But I digress. Sometimes you want to knit something for someone and wool is just out of the question, and that is a situation I am currently faced with. My eldest sister Amy is allergic to wool, and yet I would like to knit her something. I had originally planned to knit her mittens but that ended badly (to put it mildly). And where the winter is coming to a close I think I’d like to knit her something she could use all year around. I don’t have it in me to knit her a blanket (the one I am making for myself is enough, thank you very much) so I am left with items for the home. After doing some pattern searching on Ravelry I have come up with a couple of ideas.


Dishcloths like Grandmother’s Favourite (free pattern) are the obvious choice and clearly a very popular design. I’m not in love with the idea of making some dishcloths as it seems so cliche and a bit of a cop out.  Their utility and the high likelihood of their being used is appealing though. If I did make her some dishcloths they would have to be interesting or special or unique in some way. Something like Sinkmates (paid pattern) would allow me to make it at least a bit interesting with different colours of borders. The interest could come from the shape of the cloths, like in The Almost Lost Washcloth (free pattern). The vaguely floral shape is at least a little more fun. The other option would be to make them more interesting by using a different stitch pattern like in the pattern Three Dishcloths (free pattern). More interesting or not, they would still be dishcloths and a little boring.


See, this is where I start to gain interest. There is SO MUCH POTENTIAL for awesomeness in potholders, mostly because they are very often done in double knitting so you can make them in fun patterns and much more personalized. Like these awesome Star Trek Pot Holders (free pattern). We’re all Trekkies so this would be pretty cool. Hell, I want to make these for myself! Or what about this Pizza Potholder (free pattern)! Amy loves pizza so maybe this is a brilliant idea. Of, of course, I could always go the more grown up route and just make them pretty and classy, like these Scrollwork DF-Square in 2 Options (paid pattern). Super pretty and probably would be at least interesting to knit. The problem with potholders, though, is that I always feel like they should be done in wool for the best heat resistance and safety etc.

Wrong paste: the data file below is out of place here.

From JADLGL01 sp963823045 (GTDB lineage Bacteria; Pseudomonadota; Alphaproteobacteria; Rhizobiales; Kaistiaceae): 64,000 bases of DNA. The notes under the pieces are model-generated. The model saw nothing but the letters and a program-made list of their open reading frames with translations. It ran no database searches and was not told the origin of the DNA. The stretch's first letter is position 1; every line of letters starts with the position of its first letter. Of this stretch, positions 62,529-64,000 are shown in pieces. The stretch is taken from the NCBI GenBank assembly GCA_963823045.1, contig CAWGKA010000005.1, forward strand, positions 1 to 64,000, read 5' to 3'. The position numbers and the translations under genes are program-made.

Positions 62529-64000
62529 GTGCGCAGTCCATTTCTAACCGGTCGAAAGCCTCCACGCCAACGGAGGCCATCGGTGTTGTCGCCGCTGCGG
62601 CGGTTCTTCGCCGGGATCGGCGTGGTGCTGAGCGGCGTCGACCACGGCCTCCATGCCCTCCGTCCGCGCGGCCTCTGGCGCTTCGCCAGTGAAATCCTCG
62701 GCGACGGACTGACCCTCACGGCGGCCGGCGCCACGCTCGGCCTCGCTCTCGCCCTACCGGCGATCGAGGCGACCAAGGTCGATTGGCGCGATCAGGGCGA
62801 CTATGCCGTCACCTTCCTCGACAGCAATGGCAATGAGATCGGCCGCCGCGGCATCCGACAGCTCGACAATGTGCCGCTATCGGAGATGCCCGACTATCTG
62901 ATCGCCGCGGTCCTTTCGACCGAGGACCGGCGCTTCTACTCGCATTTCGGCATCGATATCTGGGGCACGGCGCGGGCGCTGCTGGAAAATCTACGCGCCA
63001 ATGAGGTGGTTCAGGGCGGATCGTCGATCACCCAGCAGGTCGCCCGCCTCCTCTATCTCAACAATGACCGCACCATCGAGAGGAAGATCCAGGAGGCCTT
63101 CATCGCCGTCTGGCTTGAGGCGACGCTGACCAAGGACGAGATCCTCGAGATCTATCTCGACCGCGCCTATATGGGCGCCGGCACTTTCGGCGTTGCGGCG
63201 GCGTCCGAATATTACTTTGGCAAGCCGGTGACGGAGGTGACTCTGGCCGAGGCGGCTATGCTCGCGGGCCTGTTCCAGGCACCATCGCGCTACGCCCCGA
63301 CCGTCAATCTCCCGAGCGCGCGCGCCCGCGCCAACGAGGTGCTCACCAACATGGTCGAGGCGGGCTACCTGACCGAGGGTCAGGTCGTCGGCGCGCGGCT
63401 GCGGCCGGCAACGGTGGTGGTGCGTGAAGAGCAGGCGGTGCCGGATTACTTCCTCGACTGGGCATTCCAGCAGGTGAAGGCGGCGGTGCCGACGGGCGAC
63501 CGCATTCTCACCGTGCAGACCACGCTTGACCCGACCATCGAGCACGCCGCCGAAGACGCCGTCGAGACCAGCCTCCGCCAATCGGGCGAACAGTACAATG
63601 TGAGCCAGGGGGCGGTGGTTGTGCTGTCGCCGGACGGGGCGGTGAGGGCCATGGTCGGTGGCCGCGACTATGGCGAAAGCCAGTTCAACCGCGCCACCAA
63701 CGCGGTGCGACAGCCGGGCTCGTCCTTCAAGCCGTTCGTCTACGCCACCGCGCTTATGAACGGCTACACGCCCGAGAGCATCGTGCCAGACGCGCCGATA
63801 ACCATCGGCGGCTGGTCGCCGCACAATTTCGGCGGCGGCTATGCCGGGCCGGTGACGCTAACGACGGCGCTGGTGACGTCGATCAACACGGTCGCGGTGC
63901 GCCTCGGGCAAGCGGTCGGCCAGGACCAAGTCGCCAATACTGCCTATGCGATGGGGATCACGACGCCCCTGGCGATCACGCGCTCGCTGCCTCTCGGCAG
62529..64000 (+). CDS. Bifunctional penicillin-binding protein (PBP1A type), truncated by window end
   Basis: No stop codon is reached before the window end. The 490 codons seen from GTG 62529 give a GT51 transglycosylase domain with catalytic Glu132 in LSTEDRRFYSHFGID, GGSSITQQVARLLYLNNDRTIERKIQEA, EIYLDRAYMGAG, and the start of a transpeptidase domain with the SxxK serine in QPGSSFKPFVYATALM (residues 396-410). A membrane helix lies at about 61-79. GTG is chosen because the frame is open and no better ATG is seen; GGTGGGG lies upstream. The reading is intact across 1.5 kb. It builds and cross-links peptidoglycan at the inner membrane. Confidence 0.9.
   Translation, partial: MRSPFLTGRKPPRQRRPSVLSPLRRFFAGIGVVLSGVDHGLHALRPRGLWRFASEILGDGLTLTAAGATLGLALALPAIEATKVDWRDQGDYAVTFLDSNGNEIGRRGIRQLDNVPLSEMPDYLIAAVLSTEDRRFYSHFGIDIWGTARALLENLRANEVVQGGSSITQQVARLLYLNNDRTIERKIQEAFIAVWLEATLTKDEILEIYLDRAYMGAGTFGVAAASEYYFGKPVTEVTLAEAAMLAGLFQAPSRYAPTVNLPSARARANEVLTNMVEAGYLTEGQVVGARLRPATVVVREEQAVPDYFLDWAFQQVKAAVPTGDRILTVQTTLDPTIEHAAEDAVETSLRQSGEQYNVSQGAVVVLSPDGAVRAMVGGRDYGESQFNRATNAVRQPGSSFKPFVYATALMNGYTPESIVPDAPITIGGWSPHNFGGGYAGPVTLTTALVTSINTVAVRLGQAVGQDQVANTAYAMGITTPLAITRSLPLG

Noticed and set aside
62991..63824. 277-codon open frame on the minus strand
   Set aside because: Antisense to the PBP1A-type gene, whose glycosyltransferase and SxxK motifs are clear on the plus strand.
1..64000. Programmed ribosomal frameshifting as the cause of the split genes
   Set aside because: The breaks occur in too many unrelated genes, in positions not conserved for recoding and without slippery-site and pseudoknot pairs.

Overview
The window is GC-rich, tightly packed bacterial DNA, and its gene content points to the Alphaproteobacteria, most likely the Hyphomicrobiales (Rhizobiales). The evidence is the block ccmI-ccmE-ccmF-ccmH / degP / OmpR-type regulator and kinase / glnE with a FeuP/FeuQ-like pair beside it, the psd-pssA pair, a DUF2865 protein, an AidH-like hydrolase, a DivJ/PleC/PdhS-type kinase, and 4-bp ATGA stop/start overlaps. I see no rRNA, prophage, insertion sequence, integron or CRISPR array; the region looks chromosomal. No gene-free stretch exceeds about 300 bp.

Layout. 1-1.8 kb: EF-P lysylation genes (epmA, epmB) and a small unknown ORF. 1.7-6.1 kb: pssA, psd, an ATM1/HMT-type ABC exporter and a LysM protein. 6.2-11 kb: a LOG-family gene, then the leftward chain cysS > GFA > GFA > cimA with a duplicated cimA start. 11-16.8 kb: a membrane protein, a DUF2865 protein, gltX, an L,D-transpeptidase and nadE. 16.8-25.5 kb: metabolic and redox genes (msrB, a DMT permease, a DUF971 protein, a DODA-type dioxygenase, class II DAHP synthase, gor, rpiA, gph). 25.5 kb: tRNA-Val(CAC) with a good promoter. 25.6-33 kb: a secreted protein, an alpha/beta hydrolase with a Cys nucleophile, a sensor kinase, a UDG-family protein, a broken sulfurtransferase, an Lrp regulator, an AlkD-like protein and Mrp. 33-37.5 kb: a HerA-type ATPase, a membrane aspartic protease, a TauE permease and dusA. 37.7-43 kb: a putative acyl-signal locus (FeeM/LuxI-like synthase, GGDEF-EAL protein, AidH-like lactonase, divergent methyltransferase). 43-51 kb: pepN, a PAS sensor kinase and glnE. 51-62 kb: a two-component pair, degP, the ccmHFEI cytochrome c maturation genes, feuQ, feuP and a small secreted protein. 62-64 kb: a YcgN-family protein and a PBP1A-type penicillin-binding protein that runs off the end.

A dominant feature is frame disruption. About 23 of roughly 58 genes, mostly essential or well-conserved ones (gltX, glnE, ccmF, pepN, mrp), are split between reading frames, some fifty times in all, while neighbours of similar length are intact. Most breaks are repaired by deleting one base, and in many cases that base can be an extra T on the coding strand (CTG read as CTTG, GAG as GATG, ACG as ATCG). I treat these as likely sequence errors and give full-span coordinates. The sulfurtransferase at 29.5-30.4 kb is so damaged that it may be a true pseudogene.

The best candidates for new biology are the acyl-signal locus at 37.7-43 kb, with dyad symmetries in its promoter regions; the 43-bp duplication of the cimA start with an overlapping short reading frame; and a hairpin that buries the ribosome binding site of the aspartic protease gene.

Other Various Options

Amy likes to drink tea so maybe a tea cosy would be good, like the Cabled cafetière & tea cosy(free pattern). I think it looks quite nice actually, but a problem arises in terms of teapot size and whether it would fit. I feel like I would have to buy a teapot, knit a cosy to fit it, and then give her both the teapot and the cosy, and I’m pretty positive she already has at least one teapot.

I really like this Home Pillow (paid pattern) and I think it would be a nice little gift, especially since Amy has semi-recently purchased her first home. It would be easy to add a second word or motif on the back as well to make it more personalized. I always worry about giving people large items for their home like this because it is pretty presumptuous that your gift will fit their style.

Maybe something small and simple, like A Burst Of Light Tealight Cosy (free pattern). One, it wouldn’t take me very long to make it. I’d probably be able to make a couple as a little set. It would be fun to show off some different stitch patterns, a different pattern for each one. And I really think they are quite pretty, with the light shining through the knit, showing off the stitch detail. Then again, the only reason why I think these are so cute is very likely because I am a knitter and a non-knitter may find them kind of cheesy.


Many options to decide from. As yet I haven’t been able to decide what would be best.

I am always open to suggestions so please leave in the comments any other patterns or ideas!


Links to all the patterns mentioned in this post:

Grandmother’s Favorite by Traditional Design

Sinkmates by Lorilee Beltman

The Almost Lost Washcloth by Julie Tarsha

Three Dishcloths by Joan James


Star Trek Potholders by Ilana MacDonald

Pizza Potholder by Lina Wolf

Scrollwork DF-Square in 2 Options by Wineta

Cabled cafetière & tea cosy by Ruth Churchman

The Home Pillow by Fifty Four Ten Studio

A Burst Of Light Tealight Cosy by Emma Percy